Drones take idea of convenience to new heights

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Drones take idea of convenience to new heights

An employee loads the drone with items to be delivered. [LEE TAE-HEE]

An employee loads the drone with items to be delivered. [LEE TAE-HEE]

 
GAPYEONG, Gyeonggi — Ramyeon and ice cream magically appeared from the skies in Gapyeong, Gyeonggi, as 7-Eleven delivered food to people on holiday by high-tech drones.
 
Getting a notification last Friday on a smartphone that an order had arrived, a 7-Eleven employee picked out requested items — ramyeon, microwavable rice, sausages and ice cream — from a branch in Gapyeong and packaged them in a plastic bag. The bag was put in a basket and hoisted up to a drone take-off-and-landing station on the roof of the convenience store.
 
The package was placed in a small compartment in a drone. Then propellers began whirling and the vehicle took off with a buzzing sound. It flew across the skies at a speed of 36 kilometers per hour to a travelers pension 1 kilometer (0.6 mile) away.
 
Since July 13, 7-Eleven has been offering drone deliveries to one pension in Gapyeong. Start-up Pablo Air provides the drones and flight systems. 
 
Some 70 items are offered for delivery including ramyeon, bottled water and slices of pork belly, with orders made on the Alivery application. Deliveries are free, but orders can only be made on Wednesday, Thursday, Friday and Saturday between 10 a.m. and 6:30 p.m.
 
The flying package arrived at a pick-up station next to the pension three minutes later. Arriving in such a jiffy, the ice cream remained unmelted. 
 
A drone flies from a 7-Eleven branch in Gapyeong, Gyeonggi, carrying food such as ramyeon and ice cream. [LEE TAE-HEE]

A drone flies from a 7-Eleven branch in Gapyeong, Gyeonggi, carrying food such as ramyeon and ice cream. [LEE TAE-HEE]

 
Not everyone is allowed to enter the arrival station. Customers having to scan a QR code they received on the application in ordered to open the station’s door.
 
The convenience store company said the branch receives four to five drone orders on weekdays and around 10 on weekends.
 
“A lot of visitors to the pension want to try the drone delivery because its something new and interesting,” said Kim Seong-cheol, a spokesperson for Korea Seven, which operates 7-Eleven.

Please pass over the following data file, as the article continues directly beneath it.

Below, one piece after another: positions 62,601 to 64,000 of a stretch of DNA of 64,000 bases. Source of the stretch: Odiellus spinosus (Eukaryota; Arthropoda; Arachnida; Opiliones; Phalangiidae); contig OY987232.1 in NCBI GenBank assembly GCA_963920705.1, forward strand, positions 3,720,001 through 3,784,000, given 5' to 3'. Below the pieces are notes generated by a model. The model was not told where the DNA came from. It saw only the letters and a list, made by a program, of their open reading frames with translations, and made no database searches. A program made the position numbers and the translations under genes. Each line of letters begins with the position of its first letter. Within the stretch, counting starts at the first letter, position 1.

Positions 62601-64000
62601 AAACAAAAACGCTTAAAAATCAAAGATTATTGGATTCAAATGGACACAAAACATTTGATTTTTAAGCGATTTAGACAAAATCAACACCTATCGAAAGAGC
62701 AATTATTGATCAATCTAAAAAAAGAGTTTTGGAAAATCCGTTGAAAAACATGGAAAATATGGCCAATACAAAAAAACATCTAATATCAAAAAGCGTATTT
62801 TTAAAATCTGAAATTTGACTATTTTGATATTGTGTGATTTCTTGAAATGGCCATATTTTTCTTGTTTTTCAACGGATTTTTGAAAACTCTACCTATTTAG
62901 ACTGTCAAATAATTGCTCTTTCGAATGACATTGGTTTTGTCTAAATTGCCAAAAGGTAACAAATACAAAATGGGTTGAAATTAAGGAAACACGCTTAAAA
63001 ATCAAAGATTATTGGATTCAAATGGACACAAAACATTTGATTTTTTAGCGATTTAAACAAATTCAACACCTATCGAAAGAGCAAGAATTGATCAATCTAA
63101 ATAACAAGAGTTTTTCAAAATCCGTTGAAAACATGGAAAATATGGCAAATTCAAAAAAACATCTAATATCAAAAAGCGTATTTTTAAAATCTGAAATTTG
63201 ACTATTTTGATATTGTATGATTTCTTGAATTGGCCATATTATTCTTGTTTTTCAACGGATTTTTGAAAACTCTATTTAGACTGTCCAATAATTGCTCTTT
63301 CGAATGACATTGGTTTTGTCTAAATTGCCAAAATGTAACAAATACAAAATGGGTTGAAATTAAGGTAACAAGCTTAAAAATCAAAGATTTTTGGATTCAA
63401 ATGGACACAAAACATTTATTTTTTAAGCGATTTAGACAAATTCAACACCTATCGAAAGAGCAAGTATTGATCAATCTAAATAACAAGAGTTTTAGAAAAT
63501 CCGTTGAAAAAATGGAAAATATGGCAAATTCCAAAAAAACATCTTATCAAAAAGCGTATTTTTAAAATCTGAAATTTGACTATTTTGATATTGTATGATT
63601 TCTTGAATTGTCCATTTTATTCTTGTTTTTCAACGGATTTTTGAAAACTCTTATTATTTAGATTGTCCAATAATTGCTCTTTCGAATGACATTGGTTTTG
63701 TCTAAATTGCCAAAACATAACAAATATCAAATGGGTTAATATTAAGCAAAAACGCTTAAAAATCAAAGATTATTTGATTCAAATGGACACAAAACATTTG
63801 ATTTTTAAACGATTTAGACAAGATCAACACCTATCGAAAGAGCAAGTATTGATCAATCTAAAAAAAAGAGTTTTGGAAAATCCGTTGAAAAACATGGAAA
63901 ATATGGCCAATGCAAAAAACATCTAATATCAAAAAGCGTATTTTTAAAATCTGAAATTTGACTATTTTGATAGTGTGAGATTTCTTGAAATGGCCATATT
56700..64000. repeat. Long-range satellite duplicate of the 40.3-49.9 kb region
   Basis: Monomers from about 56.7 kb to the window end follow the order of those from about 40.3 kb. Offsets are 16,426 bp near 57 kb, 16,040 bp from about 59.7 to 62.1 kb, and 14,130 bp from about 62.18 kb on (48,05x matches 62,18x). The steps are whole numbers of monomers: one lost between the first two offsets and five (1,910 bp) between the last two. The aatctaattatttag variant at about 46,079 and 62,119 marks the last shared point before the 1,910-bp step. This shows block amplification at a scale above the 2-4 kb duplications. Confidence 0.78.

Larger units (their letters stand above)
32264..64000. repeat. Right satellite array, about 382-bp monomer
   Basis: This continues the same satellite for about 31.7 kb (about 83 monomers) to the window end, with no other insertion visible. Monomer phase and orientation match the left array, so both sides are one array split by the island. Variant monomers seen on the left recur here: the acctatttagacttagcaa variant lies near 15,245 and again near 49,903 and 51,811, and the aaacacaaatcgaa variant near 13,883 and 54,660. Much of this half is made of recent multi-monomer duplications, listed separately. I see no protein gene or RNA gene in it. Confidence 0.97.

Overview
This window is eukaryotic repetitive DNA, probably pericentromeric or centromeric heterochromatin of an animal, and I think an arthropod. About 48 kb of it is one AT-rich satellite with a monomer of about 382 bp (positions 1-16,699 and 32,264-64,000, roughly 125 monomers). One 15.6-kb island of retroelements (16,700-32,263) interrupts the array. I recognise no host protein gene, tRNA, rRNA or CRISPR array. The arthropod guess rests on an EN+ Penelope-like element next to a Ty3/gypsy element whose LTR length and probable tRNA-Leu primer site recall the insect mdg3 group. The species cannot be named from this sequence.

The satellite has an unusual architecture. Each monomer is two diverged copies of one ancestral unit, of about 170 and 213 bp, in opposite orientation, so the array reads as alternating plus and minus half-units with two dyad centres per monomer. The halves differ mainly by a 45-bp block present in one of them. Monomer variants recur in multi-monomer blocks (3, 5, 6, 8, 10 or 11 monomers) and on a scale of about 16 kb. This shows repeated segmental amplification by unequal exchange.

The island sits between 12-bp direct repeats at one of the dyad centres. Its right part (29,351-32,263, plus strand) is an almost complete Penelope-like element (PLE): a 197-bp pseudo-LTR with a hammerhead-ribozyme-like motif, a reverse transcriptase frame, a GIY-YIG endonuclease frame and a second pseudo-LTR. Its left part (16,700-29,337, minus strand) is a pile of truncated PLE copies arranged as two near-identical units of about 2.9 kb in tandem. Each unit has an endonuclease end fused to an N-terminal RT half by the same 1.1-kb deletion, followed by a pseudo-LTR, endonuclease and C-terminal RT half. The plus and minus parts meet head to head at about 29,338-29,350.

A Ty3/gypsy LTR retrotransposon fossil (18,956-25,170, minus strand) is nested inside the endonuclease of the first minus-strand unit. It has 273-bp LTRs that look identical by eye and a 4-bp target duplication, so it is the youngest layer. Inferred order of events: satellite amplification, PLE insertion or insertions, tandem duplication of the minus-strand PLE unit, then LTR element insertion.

“A lot of visitors come with children, and the children get really excited seeing something fun like drones delivering food from the skies.”
 
When Kim entered the control center, located on the upper floor of the convenience store, an employee was monitoring the drone’s flight route and the weather on huge screens.
 
An employee oversees the drone delivery process and monitors the weather at the control center. [LEE TAE-HEE]

An employee oversees the drone delivery process and monitors the weather at the control center. [LEE TAE-HEE]

 
The convenience store’s drone doesn’t need to be controlled by a human and is programmed to automatically follow a set flight path. But an employee is stationed at the control center to deal with emergency situations. If the drone goes off course, the employee can manually control it.  
 
Monitoring weather is key as well, with the drone unable to fly during heavy rain.
 
The drone cannot deliver alcohol or cigarettes, undoubtedly disappointing many vacationers. The order application doesn’t have the ability to verify a customer’s age, and Korea Seven said it doesn’t have plans to develop one yet.
 
The company narrowly missed the title of being Korea’s first convenience store to offer drone deliveries, with its rival CU beating them five days earlier. But, Korea Seven says its service is more efficient.
 
Korea Seven’s drone was approved by the Korea Institute of Aviation Safety Technology to fly without a visual observer. CU doesn’t have that approval, and the company needs to hire an additional person to be stationed in the middle of the flight route so the drone is seen by the human eye throughout its entire trip. Indirectly monitoring the drone through other gadgets such as cameras isn’t allowed.
 
The service is in its infant stages, only offered to visitors at one pension. But, Korea Seven hopes to expand it.
 
“Our goal is to offer the service in more regions, especially places like islands or mountainous regions where there are no convenience stores or other big shopping facilities,” said Kim. “Right now, the distance between our convenience store and the rental unit is only 1 kilometers, but it can fly 20 kilometers, which will allow us to reach more customers in the future.”
 

BY LEE TAE-HEE [lee.taehee2@joongang.co.kr]
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